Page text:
At least seven states could have just one insurer offering plans on the Affordable Care Act exchanges in all ratings regions during 2017, according to a new Avalere analysis.
Roughly one-third (36 percent) of rating regions around the country could have just one insurer offer plans on the exchanges, according to the analysis released today. While that could change if new plans enter the market in those regions, the withdrawals of some insurers from many markets and recent co-op failures contributed to this trend, the authors say.
It’s an increase over 2016 levels, according to Avalere data, which shows that 4 percent of ratings regions — which are geographic areas used to set insurance premium rates — had just one insurer offering plans on the exchanges in 2016. Pinal County in Arizona is, as of now, the only county in the country expected to have no insurers offer plans next year.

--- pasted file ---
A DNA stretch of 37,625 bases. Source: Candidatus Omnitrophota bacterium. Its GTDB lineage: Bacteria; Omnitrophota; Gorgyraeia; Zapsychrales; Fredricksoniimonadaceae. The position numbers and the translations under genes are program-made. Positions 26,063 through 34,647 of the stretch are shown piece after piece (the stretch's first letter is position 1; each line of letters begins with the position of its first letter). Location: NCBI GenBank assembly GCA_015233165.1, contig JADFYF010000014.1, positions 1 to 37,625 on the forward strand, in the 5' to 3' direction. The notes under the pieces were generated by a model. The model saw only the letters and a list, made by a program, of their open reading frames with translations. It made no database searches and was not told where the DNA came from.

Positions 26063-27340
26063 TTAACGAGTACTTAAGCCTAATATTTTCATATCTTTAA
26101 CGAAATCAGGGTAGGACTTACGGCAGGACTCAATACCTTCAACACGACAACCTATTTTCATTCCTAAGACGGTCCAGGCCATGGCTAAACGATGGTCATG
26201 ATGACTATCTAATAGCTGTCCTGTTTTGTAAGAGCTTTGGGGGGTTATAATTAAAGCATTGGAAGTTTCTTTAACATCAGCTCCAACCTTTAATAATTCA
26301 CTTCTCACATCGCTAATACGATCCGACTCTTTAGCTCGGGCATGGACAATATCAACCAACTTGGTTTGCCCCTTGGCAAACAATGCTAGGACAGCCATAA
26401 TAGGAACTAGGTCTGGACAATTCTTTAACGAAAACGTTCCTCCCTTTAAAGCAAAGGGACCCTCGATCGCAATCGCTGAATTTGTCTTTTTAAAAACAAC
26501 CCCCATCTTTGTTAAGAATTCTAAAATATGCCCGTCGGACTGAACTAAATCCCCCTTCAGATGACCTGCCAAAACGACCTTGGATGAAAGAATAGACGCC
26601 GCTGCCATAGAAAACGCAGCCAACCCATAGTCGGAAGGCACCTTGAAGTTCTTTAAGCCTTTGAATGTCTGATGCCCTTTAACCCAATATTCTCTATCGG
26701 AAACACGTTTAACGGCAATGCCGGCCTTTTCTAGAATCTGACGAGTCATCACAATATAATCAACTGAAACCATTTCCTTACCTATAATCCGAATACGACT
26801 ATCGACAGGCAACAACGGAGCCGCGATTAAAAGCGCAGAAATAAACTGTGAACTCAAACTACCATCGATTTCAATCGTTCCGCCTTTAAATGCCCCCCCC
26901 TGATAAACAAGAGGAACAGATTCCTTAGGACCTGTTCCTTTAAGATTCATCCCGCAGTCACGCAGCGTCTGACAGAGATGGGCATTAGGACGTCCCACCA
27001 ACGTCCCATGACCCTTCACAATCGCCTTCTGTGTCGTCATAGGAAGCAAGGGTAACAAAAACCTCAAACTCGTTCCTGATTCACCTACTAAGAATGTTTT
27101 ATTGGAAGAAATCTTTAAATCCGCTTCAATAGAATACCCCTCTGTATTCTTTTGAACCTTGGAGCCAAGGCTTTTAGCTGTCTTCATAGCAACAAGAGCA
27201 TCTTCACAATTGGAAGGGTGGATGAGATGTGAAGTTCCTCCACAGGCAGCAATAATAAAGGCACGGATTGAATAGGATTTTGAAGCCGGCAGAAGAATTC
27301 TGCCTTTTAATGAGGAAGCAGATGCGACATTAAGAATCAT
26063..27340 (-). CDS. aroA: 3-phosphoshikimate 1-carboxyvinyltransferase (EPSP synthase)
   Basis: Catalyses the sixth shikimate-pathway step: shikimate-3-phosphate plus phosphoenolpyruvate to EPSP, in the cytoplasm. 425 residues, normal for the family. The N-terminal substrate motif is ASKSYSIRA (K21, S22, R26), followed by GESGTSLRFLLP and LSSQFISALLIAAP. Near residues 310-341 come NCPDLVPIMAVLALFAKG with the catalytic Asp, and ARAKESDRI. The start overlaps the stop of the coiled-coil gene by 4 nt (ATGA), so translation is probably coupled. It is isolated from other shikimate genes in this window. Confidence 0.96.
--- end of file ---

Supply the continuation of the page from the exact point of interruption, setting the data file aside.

“There’s obviously been a lot of attention placed on the large national carriers, but it’s also the regional carriers and co-op failures that has driven this decrease in choice as well,” Elizabeth Carpenter, a senior vice president at Avalere, said in an interview.
For the analysis, Avalere compared carriers that have already announced where they will pull back plan offerings in 2017 compared to their 2016 offerings, meaning the analysis doesn’t account for plans entering new markets for the upcoming open enrollment period.
On that point, the Department of Health and Human Services pushed back on the report, calling it “premature and incomplete.”
“A number of steps remain before the full picture of Marketplace competition and prices are known,” Spokeswoman Marjorie Connolly said in an email. “Regardless, we remain confident that the majority of Marketplace consumers will have multiple choices and will be able to select a plan for less than $75 per month when Open Enrollment begins November 1st.”
As insurers have determined their plans for the exchanges, HHS has maintained that developing markets are regularly changing, holding that the exchanges remain strong.
The analysis shows a “moment in time,” Carpenter said, adding that before open enrollment begins the number of counties with one insurer offering plans on the exchanges could either increase or decrease.